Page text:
JACKSONVILLE, Fla. – Florida passed another troubling milestone this week when it topped 9,000 coronavirus-related deaths of residents and staff members of long-term care facilities -- with the vast majority involving seniors in nursing homes and assisted living facilities.
The state added another 156 COVID-19 related deaths statewide in data released Saturday by the Florida Department of Health. More than 25,500 Florida residents and visitors to the state have died from the virus, according to state data.
Overall, Florida has the fourth-largest number of COVID-19 deaths in the country, behind New York, California and Texas, according to a Johns Hopkins University website that tracks pandemic data.
Among the deaths reported Saturday in Florida were five in St. Johns County (151 total), four in Putnam (96) and three in Bradford (35). Duval County has reported the most deaths among the 11 counties News4Jax has been tracking in Florida with 863.
Florida reported an additional 12,311 cases Saturday, pushing the state’s total to 1,639,914 since the pandemic began last year.
Case numbers and deaths have escalated during the fall and winter.
Gov. Ron DeSantis has pinned his COVID-19 strategy on vaccinations, focusing on people age 65 or older who face particular health dangers from the virus. During an appearance Friday on Fox News, DeSantis touted giving at least first doses of vaccines to nearly 1 million seniors.
“We said seniors first. This is something we need something to focus on, the 65 and up population,” DeSantis said. “There’s young, healthy workers that are getting it in other states. God bless them, but I want to protect our vulnerable.”
But vaccine supplies remain limited, and seniors continue to make up most of the people dying from the virus.
As of the Friday count, 20,797 of the Florida resident deaths involved people age 65 or older. That represented 83% of the overall deaths -- a percentage that has remained relatively unchanged for months.
Long-term care deaths are also another indicator of the toll the pandemic continues to take on seniors.
With an additional 85 long-term care deaths reported Friday, the total reached 9,097 -- or about 36% of the state’s overall resident deaths. As another indicator, more than 100 long-term care deaths have been reported in 26 of the state’s 67 counties since the pandemic started.
There have been at least 70,000 resident hospitalizations attributed to the novel coronavirus in Florida since the start of the outbreak, and the Florida Agency for Health Care Administration on Saturday afternoon reporting 6,707 currently hospitalized with a primary diagnosis of COVID-19 -- down from 7,367 people at the beginning of the week.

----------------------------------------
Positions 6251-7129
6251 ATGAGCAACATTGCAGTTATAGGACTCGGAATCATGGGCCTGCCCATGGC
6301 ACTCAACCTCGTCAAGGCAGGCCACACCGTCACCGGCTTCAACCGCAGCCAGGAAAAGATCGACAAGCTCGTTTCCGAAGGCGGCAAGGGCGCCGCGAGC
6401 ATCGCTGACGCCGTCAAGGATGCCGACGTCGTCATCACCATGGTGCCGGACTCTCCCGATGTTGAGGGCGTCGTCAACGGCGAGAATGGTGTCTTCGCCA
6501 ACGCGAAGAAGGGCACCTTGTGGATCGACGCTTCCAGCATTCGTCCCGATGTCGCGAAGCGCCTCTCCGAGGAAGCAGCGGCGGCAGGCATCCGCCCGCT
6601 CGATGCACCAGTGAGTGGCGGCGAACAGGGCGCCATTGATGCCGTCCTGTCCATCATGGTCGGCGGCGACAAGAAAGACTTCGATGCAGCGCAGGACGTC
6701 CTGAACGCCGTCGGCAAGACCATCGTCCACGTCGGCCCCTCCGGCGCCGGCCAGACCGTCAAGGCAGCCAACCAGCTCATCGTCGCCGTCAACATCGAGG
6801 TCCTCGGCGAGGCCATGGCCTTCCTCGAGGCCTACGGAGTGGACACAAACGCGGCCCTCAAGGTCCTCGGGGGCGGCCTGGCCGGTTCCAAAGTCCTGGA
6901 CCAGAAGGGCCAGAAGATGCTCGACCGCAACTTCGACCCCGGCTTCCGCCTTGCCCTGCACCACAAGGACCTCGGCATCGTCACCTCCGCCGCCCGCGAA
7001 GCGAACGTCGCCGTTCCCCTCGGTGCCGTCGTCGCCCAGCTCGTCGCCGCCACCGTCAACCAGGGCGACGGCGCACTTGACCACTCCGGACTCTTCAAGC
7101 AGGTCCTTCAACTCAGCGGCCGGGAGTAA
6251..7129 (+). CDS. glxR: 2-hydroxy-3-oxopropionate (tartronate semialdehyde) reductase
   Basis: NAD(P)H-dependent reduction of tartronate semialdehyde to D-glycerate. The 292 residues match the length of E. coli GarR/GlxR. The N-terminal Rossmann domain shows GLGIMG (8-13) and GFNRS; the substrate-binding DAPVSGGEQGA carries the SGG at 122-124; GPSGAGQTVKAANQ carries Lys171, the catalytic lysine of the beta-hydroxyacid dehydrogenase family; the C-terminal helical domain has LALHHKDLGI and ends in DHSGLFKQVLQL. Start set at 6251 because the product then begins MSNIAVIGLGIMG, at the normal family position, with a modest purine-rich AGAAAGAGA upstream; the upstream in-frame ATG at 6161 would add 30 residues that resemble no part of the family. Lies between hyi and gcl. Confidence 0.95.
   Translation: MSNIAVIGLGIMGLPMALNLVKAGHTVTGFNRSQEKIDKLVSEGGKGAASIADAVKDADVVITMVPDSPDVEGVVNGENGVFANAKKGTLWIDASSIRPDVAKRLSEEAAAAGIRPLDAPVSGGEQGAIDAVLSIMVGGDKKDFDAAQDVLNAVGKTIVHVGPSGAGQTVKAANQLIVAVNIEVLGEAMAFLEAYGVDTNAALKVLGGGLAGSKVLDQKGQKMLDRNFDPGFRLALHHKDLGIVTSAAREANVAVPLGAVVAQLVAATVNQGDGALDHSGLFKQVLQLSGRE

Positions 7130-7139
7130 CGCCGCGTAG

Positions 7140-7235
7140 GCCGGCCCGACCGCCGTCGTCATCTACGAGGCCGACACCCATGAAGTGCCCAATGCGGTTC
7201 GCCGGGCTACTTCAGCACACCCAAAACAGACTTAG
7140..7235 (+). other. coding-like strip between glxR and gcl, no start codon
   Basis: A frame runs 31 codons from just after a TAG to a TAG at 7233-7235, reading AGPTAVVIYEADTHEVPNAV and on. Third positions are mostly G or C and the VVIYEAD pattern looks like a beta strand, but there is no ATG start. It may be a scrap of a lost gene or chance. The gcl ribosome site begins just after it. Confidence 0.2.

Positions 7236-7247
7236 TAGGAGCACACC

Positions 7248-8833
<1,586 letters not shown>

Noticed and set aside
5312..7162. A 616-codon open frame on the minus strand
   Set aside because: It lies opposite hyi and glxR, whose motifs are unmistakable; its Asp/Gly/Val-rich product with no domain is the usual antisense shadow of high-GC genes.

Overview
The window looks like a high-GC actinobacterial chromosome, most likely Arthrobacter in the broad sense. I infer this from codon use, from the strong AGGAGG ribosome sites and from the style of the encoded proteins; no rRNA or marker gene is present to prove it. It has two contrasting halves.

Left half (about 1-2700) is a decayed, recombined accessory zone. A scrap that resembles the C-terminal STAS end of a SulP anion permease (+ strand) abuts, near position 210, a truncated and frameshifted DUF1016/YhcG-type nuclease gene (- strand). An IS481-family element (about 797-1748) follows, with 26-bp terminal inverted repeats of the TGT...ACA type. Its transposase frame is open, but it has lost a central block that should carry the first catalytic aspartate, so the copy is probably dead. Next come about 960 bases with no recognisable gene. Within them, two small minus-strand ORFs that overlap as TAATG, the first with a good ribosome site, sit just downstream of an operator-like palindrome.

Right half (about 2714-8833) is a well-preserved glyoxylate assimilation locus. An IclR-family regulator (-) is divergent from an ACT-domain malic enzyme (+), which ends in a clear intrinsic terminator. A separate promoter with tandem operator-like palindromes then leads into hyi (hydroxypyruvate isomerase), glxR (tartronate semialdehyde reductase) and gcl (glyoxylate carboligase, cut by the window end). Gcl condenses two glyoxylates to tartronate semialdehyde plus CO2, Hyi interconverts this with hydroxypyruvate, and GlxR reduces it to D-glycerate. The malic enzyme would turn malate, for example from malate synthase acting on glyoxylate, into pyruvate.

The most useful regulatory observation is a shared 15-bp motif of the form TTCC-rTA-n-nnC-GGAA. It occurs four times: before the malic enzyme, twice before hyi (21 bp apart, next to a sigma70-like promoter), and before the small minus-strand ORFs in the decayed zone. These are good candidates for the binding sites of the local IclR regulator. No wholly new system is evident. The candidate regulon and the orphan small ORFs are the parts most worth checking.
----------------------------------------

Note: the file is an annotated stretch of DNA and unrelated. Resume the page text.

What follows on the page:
At least 1,328,175 vaccines have been administered in Florida, with 151,447 people in the state getting both shots that are needed, but some vaccination sites have had to close as they have used up their allotment and there is continuing frustration by people who qualify who have not been able to get an appointment for a shot.
But officials try to ramp up vaccinations against the coronavirus, concern spreads over a new, more contagious variant that could be gaining a foothold in the state.
The federal Centers for Disease Control and Prevention said Florida had 46 confirmed cases of the more transmissible strain of COVID-19 as of Sunday, eclipsing California with 40 confirmed cases at last count. The strain was first detected in the United Kingdom in December and has begun spreading globally.
Early evidence seems to indicate the new strain is no more lethal than earlier strains that sickened nearly 24.2 million in the U.S. and killed more than 400,000. Florida is now approaching 1.6 million confirmed cases, with nearly 10,000 new cases and about 160 additional deaths reported Tuesday. To date, the state has reported more than 24,400 virus-related deaths.
“This new strain is more contagious, and that means more people will get infected,’' said Dr. Frederick Southwick, a professor of medicine and a specialist in infectious diseases at the University of Florida. “If we had a problem, we’re going to have more of a problem now.’'
Communities across the country are racing against the rise in infections as they await more doses of two vaccines approved for use against the virus.
“The game plan is what it has been before: Vaccinate as many people as possible, as rapidly as possible, try to really stomp on this virus and drop the overall number of cases, hospitalizations and deaths,” said Dr. Glenn Morris, director of the Emerging Pathogens Institute at the University of Florida.
The Associated Press and News Service of Florida contributed to this report.